Last weekend, along the high banks of the Smoky Hill River a few miles south of Salina, Kansas, more than a thousand revolutionaries from all over the country gathered to celebrate the 40th anniversary of The Land Institute.
Armed with strong coffee and cans of kombucha, they pledged their allegiance to the institute’s audacious, counter-agricultural goal of developing “an agricultural system with the ecological stability of the prairie and a grain yield comparable to that from annual crops.”
Wes Jackson, co-founder of The Land Institute, explains in his book Nature as Measure that although humans are clever, nature has been at it for a very long time. We humans have used ever more sophisticated technology to pick the winners and losers, but nature has been making choices for eons, with a climate-specific, land-specific, acre-specific alacrity and sophistication that makes Monsanto and the rest of Big Ag look like Homer Simpson running a nuclear power plant.
Our current habit of planting annual monocultures is distinctly unnatural in a world inhabited almost exclusively by perennial polycultures. Annual plants start each spring from scratch; perennials start where they left off in the previous growing season, courtesy of deep root structures that allow them to better access water and to recapture deep nutrients that would otherwise leach away. These root structures are the scaffolding for an incredibly complex community of bacteria and fungi that we have yet to fully understand, let alone replicate. Monocultures are vulnerable to predation (we replaced all of our diseased elms with ash trees—will we ever learn?) and are inherently risky, like building a stock portfolio out of a single stock.
For various reasons, we’ve chosen an unnatural form of agriculture that plants the equivalent of infants, and as any parent knows, infants are very labor intensive. We’ve paid for all the diapers and day care with eye-popping soil loss, a bevy of agro-chemicals, high energy inputs, depleted or contaminated aquifers, and the marginalization of the family farm. For many, that seems too high a price to pay, when a better way exists.
When grains are grown in mixtures without annual disturbance, countless natural efficiencies inherent in nature’s ecosystems can return to the land. We can now realistically imagine farming like the prairie. The benefits we can expect include soil erosion approaching zero, the eventual end of fossil fuel dependency, the near elimination of toxic chemicals being applied to our food and, as an added plus, sequestering of carbon and a reduction of greenhouse gases. -- Wes Jackson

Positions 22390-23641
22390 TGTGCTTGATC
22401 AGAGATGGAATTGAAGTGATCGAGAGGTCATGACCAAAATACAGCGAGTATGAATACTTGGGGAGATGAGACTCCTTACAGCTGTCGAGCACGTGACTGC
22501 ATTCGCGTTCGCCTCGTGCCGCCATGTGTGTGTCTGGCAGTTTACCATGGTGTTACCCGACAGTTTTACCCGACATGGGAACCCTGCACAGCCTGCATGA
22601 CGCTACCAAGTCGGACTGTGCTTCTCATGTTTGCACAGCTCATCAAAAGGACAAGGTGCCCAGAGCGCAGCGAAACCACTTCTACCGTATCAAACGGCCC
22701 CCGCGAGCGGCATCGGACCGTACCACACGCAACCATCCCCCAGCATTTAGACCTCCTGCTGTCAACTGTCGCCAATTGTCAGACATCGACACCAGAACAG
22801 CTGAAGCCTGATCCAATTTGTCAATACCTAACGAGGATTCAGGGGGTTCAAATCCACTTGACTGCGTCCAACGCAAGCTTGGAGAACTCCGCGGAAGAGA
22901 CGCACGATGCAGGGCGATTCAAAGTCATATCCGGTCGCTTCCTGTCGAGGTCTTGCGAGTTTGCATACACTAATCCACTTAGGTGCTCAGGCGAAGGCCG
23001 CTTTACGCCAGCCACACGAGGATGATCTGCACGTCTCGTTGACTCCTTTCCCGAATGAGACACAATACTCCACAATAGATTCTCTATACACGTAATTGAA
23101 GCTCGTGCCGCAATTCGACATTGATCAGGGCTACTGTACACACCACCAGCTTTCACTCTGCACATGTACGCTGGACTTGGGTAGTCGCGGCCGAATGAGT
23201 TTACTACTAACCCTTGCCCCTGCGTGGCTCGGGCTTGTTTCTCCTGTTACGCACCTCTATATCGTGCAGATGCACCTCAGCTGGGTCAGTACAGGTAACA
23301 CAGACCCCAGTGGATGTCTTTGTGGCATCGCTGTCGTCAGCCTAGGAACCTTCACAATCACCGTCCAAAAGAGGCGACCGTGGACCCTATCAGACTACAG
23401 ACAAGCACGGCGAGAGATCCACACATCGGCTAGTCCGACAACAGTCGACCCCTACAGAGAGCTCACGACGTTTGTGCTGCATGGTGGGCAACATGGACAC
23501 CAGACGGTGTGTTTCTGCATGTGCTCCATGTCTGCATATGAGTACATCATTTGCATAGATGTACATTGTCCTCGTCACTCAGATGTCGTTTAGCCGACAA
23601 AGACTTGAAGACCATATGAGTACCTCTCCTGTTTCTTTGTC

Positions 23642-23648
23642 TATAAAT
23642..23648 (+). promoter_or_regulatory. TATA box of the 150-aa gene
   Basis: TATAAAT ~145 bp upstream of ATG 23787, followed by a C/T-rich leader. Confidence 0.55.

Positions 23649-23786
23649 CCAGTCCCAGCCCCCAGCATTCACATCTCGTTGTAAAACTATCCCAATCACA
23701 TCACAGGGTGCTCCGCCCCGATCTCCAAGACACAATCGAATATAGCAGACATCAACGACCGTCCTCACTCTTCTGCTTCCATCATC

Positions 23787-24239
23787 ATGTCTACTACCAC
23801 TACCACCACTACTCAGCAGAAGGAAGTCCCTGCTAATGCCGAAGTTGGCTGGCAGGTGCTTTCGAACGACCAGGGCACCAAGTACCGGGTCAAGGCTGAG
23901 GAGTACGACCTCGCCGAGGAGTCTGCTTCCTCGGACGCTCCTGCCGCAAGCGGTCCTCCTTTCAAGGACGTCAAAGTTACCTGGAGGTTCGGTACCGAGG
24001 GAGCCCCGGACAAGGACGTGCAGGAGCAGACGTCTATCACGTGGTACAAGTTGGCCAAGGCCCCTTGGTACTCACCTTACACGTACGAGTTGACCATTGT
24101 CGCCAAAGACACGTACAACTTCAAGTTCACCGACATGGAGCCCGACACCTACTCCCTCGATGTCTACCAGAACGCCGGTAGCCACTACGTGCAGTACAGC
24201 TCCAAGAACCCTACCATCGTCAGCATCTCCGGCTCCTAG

Although the weekend included panels of experts speaking about sustainable agriculture, there was a palpable sense that The Problem is bigger than that. Our Ponzi-schemed unsustainable agriculture is just a part of our unsustainable culture, a pedal-to-the-metal extractive society that finds it hard to live with nature, or even ourselves. The ancient communal bonds of place, family, and community have been replaced by a mythical upward mobility that leaves us fiercely “independent” and deeply depressed. GPS can only tell us where we are located. It cannot tell us where we are, or where we belong.
Enter the weekend’s keynote speaker, Wendell Berry: the farmer-poet-writer from Kentucky, winner of the 2012 Jefferson Award from the National Endowment for the Humanities, and my nominee for Wisest Person in the World. Throw together Wallace Stegner, Mark Twain, Aldo Leopold, and Yoda and you’re halfway there. In a patient and gentle Kentucky drawl he explained,
The pipe dream of limitlessness may be the only unifying theme of our age. We have the apparent endlessness of facile talk about limitless economic growth. We have the so-far limitlessness of space exploration, particle physics, and other public charities for the intellectually overfed. A market limitlessly usable by sellers, and limitlessly exploitable by buyers is merely normal in such a time. And limitlessness is the common denominator of both of the dominant political sides, both of which tend to refer to limitlessness as freedom. We have the liberal freedom of unrestricted personal behavior. And the conservative freedom of unrestrained economic behavior. These two freedoms are more alike, more allied, and more collaborative than either side will acknowledge.
Berry’s lecture was far-ranging, but included the paradoxical notion that the Earth might provide for human beings endlessly—a kind of limitlessness I suppose—if we care for it in a detailed, place-specific manner that recognizes its limits.
Discussing Aldo Leopold’s land ethic, Berry noted, “He knew that land destruction is easy: it requires only ignorance and violence. But to restore the land, and to conserve it, requires humanity in its highest completed sense.”
Sing it, Wendell.